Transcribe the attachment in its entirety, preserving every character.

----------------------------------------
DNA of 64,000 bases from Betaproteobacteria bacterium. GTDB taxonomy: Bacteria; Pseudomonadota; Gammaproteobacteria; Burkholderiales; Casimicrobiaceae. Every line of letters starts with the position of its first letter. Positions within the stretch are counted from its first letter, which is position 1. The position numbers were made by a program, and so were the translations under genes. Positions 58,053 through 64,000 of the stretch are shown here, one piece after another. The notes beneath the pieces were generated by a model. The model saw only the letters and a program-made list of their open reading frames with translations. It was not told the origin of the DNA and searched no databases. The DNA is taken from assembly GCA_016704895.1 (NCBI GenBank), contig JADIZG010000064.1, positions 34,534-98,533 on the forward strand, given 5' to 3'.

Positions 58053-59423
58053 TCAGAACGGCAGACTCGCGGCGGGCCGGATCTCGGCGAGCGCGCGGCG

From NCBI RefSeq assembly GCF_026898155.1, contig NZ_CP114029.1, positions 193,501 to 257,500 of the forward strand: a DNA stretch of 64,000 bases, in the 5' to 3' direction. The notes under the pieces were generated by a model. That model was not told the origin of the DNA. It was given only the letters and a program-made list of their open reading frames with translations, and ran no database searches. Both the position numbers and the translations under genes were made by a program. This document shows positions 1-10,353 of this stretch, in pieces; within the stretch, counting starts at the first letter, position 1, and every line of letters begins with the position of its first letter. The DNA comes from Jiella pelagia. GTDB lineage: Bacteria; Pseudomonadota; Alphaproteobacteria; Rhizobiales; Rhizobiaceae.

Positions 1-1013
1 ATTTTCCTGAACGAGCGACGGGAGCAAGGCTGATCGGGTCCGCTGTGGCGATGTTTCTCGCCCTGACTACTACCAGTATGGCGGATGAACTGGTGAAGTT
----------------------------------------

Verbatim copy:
DNA of 64,000 bases from Betaproteobacteria bacterium. GTDB taxonomy: Bacteria; Pseudomonadota; Gammaproteobacteria; Burkholderiales; Casimicrobiaceae. Every line of letters starts with the position of its first letter. Positions within the stretch are counted from its first letter, which is position 1. The position numbers were made by a program, and so were the translations under genes. Positions 58,053 through 64,000 of the stretch are shown here, one piece after another. The notes beneath the pieces were generated by a model. The model saw only the letters and a program-made list of their open reading frames with translations. It was not told the origin of the DNA and searched no databases. The DNA is taken from assembly GCA_016704895.1 (NCBI GenBank), contig JADIZG010000064.1, positions 34,534-98,533 on the forward strand, given 5' to 3'.

Positions 58053-59423
58053 TCAGAACGGCAGACTCGCGGCGGGCCGGATCTCGGCGAGCGCGCGGCG

From NCBI RefSeq assembly GCF_026898155.1, contig NZ_CP114029.1, positions 193,501 to 257,500 of the forward strand: a DNA stretch of 64,000 bases, in the 5' to 3' direction. The notes under the pieces were generated by a model. That model was not told the origin of the DNA. It was given only the letters and a program-made list of their open reading frames with translations, and ran no database searches. Both the position numbers and the translations under genes were made by a program. This document shows positions 1-10,353 of this stretch, in pieces; within the stretch, counting starts at the first letter, position 1, and every line of letters begins with the position of its first letter. The DNA comes from Jiella pelagia. GTDB lineage: Bacteria; Pseudomonadota; Alphaproteobacteria; Rhizobiales; Rhizobiaceae.

Positions 1-1013
1 ATTTTCCTGAACGAGCGACGGGAGCAAGGCTGATCGGGTCCGCTGTGGCGATGTTTCTCGCCCTGACTACTACCAGTATGGCGGATGAACTGGTGAAGTT